Lewes is the county town of East Sussex and by tradition of all of Sussex. Lewes remains the police and judicial centre for all of Sussex and is home to Sussex Police, East Sussex Fire & Rescue Service, Lewes Crown Court and HMP Lewes, it is a civil parish and is the centre of the Lewes local government district as well as the seat of East Sussex County Council at East Sussex County Hall. The population of Lewes is now around 17,000; the settlement is a traditional market town and centre of communications and, in 1264, it was the site of the Battle of Lewes. The town's landmarks include Lewes Castle, the remains of Lewes Priory, Bull House, Southover Grange and public gardens, a 16th century timber-framed Wealden hall house known as Anne of Cleves House. Other notable features of the area include the Glyndebourne festival, the Lewes Bonfire and the Lewes Pound. Archaeological evidence points to prehistoric dwellers in the area. Scholars think that the Roman settlement of Mutuantonis was here, as quantities of artefacts have been discovered in the area.
The Saxons built a castle. After the Norman invasion, William the Conqueror rewarded William de Warenne, 1st Earl of Surrey, with the Rape of Lewes, a swathe of land along the River Ouse from the coast to the Surrey boundary, he built Lewes Castle on the Saxon site. Lewes was the site of a mint during the Late Anglo-Saxon period and thereafter a mint during the early years after the Norman invasion. In 1148 the town was granted a charter by King Stephen; the town became a port with docks along the River Ouse. The town was the site of the Battle of Lewes between the forces of Henry III and Simon de Montfort in the Second Barons' War in 1264, at the end of which de Montfort's forces were victorious; the battle took place in fields now just west of Landport. At the time of the Marian Persecutions of 1555–1557, Lewes was the site of the execution of seventeen Protestant martyrs, who were burned at the stake in front of the Star Inn; this structure is now the Town Hall. A memorial to the martyrs was unveiled on Cliffe Hill in 1901.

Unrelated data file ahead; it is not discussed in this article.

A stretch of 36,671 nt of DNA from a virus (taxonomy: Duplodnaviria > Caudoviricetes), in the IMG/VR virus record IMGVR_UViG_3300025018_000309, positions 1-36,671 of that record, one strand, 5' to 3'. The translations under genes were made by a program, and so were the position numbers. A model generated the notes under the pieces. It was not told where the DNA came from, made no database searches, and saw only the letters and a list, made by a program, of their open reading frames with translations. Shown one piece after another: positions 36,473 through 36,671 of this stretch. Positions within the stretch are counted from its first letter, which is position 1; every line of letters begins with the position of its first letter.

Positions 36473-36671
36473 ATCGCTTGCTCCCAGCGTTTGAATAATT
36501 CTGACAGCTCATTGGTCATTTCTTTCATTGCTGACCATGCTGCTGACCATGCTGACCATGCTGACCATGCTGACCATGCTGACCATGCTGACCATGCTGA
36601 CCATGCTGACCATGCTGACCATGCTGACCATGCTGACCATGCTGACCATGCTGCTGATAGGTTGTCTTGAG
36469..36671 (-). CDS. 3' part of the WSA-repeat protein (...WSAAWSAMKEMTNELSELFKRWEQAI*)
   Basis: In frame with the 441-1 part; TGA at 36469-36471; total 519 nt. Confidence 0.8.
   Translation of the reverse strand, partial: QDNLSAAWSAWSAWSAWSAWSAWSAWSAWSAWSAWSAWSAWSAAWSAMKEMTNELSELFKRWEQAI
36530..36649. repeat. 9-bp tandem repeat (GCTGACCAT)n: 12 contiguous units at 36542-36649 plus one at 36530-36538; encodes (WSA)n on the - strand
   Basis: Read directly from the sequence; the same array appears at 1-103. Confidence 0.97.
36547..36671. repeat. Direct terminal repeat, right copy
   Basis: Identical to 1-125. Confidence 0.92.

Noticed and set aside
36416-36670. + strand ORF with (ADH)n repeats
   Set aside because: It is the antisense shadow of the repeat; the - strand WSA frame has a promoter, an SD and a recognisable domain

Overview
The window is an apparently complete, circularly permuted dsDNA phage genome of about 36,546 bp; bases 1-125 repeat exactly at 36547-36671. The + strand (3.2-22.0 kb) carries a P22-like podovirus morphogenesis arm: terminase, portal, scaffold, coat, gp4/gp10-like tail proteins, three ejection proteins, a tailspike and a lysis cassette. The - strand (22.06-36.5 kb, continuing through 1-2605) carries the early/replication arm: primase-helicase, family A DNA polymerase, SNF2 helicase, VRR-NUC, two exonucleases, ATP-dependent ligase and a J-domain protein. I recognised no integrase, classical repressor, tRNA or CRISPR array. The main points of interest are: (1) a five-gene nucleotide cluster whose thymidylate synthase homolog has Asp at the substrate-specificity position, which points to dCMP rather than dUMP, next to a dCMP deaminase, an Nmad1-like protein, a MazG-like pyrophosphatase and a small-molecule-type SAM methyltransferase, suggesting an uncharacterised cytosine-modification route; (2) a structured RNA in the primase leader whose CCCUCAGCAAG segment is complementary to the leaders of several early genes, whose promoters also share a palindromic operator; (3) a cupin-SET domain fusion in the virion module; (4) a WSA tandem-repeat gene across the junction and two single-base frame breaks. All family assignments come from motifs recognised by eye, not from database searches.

Through the 17th and 18th centuries, Lewes developed as the county town of Sussex, expanding beyond the line of the town wall. It was an active port and developed related iron and ship building industries. In 1846 the town became a railway junction, with lines constructed from the north and east to two railway stations; the development of Newhaven ended Lewes's period as a major port. During the Crimean War, some 300 Finns serving in the Russian army captured at Bomarsund were imprisoned at Lewes. Lewes became a borough in 1881; the name Lewes is the name of the parliamentary constituency and the local district council as well as Lewes Town Council. Lewes is where the East Sussex County Council has its main offices, located at County Hall in St Anne’s Crescent. Lewes District Council is administered from offices in Southover House on Southover Road. Lewes Town Council is based in the Town Hall on Lewes High Street. For many years, Lewes was dominated at local and national levels. In 1991, the Liberal Democrats won the District Council for the first time, the constituency returned a Liberal Democrat MP for the first time in 1997.